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Ego Alley stunt jump by motorsports star Travis Pastrana in jeopardy after details made public

Action sports superstar and Annapolis native Travis Pastrana was planning to film himself jumping a specially-designed rally car over Ego Alley in October.

But after a letter from a member of Hoonigan Industries, the company planning to film the stunt was emailed to residents Thursday by Alderwoman Elly Tierney, Pastrana said told The Capital he might cancel his plans.

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Pastrana wrote in a text message Friday morning that he was disappointed by the turn of events and said the stunt might now need to be performed in a different city.

San Diego-based Hoonigan Industries has applied for a permit from the city to film the stunt around City Dock for hours on Oct. 19, said city spokesperson Mitchelle Stephenson.

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“This stunt, if approved by the appropriate authorities, would involve restricted parking and intermittent traffic control in the area around Ego Alley and the City Dock,” Patrick Burn, location manager for Hoonigan Industries. wrote in a letter to the city.

“This stunt and film work would take approximately four hours in the morning, after the morning rush hour and be completed in this area in the early afternoon. The intermittent traffic control would be in short intervals during the actual stunt, taking only a few minutes each time.”

Pastrana previously performed stunts that required the closing of the Golden Gate Bridge in San Francisco and the 101 Freeway in Los Angeles without word leaking beforehand, he said.

Secrecy is paramount because the stunt is being filmed as part of a $5 million movie project. Now that all of Annapolis knows the details of the stunt — specifically date, time and location — every amateur videographer will be at City Dock with a camera to record it, Pastrana wrote.

“If we can’t keep this under wraps, this stunt can’t happen,” Pastrana wrote in a text message. “If anyone films it and posts it on social media, then our video is useless.”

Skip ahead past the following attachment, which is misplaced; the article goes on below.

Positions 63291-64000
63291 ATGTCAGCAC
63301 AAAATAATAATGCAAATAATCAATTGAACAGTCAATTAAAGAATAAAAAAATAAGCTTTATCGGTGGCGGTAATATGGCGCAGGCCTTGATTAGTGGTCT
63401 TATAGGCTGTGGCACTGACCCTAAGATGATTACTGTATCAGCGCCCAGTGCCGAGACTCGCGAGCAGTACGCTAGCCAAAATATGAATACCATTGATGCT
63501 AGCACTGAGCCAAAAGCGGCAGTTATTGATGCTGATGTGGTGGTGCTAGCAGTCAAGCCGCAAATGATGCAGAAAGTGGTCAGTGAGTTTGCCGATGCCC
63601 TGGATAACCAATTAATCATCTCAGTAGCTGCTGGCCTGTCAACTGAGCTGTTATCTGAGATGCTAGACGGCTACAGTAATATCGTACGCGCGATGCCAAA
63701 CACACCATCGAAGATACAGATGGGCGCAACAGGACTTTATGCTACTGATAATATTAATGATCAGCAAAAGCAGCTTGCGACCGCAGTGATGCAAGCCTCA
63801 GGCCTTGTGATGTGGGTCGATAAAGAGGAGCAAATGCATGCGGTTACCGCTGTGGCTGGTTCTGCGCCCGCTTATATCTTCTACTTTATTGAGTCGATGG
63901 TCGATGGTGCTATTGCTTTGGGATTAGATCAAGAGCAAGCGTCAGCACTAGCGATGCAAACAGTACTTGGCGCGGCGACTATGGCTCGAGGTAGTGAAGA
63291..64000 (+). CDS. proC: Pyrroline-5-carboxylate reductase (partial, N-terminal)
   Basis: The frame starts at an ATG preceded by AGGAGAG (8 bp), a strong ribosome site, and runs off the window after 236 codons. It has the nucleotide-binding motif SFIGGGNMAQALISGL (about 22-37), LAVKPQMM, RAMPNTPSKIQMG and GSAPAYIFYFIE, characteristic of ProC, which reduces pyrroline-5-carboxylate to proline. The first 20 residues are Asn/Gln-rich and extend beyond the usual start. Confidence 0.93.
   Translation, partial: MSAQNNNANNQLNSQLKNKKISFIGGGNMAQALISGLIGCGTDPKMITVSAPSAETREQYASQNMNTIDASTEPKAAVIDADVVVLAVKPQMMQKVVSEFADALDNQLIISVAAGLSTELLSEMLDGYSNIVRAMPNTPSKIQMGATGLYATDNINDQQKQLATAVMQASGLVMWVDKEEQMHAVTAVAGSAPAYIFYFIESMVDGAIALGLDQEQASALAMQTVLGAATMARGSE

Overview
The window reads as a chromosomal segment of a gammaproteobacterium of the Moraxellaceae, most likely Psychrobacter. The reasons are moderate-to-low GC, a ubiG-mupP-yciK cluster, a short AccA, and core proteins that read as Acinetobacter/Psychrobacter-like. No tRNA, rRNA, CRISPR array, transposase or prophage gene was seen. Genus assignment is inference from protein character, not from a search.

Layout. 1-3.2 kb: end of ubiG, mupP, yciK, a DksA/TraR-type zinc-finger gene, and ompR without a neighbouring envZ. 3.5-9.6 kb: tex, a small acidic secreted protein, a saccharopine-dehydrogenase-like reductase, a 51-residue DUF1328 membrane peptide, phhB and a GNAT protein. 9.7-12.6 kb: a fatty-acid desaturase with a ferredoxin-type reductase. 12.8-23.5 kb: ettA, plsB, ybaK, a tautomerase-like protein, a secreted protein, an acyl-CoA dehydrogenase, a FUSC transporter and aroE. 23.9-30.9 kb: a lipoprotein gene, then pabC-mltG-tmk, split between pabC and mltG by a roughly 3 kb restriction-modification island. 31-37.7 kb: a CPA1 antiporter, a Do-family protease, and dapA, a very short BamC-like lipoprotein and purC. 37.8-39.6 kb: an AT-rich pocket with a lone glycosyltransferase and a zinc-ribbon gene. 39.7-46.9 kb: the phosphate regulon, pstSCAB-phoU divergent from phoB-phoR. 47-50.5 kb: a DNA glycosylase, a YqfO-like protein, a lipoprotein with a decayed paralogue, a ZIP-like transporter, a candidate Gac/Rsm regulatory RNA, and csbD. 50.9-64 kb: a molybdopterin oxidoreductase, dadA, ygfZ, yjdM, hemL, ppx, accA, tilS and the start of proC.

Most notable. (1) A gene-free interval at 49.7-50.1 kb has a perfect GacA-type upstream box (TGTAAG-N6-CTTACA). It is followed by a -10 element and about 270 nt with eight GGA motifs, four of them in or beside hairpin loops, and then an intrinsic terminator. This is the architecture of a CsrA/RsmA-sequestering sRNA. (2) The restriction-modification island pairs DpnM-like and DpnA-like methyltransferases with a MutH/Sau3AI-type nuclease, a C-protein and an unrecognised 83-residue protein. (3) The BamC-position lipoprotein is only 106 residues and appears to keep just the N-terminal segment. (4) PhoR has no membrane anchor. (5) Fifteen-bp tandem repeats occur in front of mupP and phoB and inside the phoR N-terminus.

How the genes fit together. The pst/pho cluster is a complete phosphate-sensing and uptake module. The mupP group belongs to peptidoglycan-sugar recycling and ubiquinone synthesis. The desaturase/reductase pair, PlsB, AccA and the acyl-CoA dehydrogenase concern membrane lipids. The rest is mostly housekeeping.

Pastrana had been looking forward to performing the stunt in his hometown and having Annapolis as part of the movie. He and other organizers of the project will now regroup and decide how to move forward now that their plans have been made public.

Last week, the federal government released a proposed rulemaking announcing that, if approved, boats would be prohibited from entering an area that covers all navigable waters in Spa Creek from the shoreline to shoreline within Market Slip. The announcement estimated it covered about 285 yards in length and 50 yards of width.

The plans could change pending a shortened 15-day comment period. Those interested may submit a comment to the Federal eRulemaking Portal at regulations.gov.

Additional stunt driving — but not jumps — would take place around Church Circle and along West Street, Burn wrote. That portion would take about three hours to film and be completed by evening rush hour.

Tierney said she was only concerned about the potential for drawing crowds to the area to watch the filming that could violate coronavirus restrictions and not the stunt itself.

“I think we need this right now. It’s something to talk about other than COVID,” she said.

Tierney said she has received a mix of responses about the announcement, from those in favor to others strongly opposed.

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“I do not believe that activity of this nature is keeping with the historical nature of Annapolis,” one Ward 1 resident wrote. “Do we really want this kind of activity in downtown Annapolis? Doing wheelies around Church Circle? I am against it.”

Another resident said, “I am sure some folks will freak out a bit, but come on ... this is too cool. Not quite Evil Knievel jumping over Niagara Falls, but close. ... Maybe Travis P should wear Colonial Attire when he does these stunts!”

Capital Gazette staff writer Bill Wagner contributed to this story.

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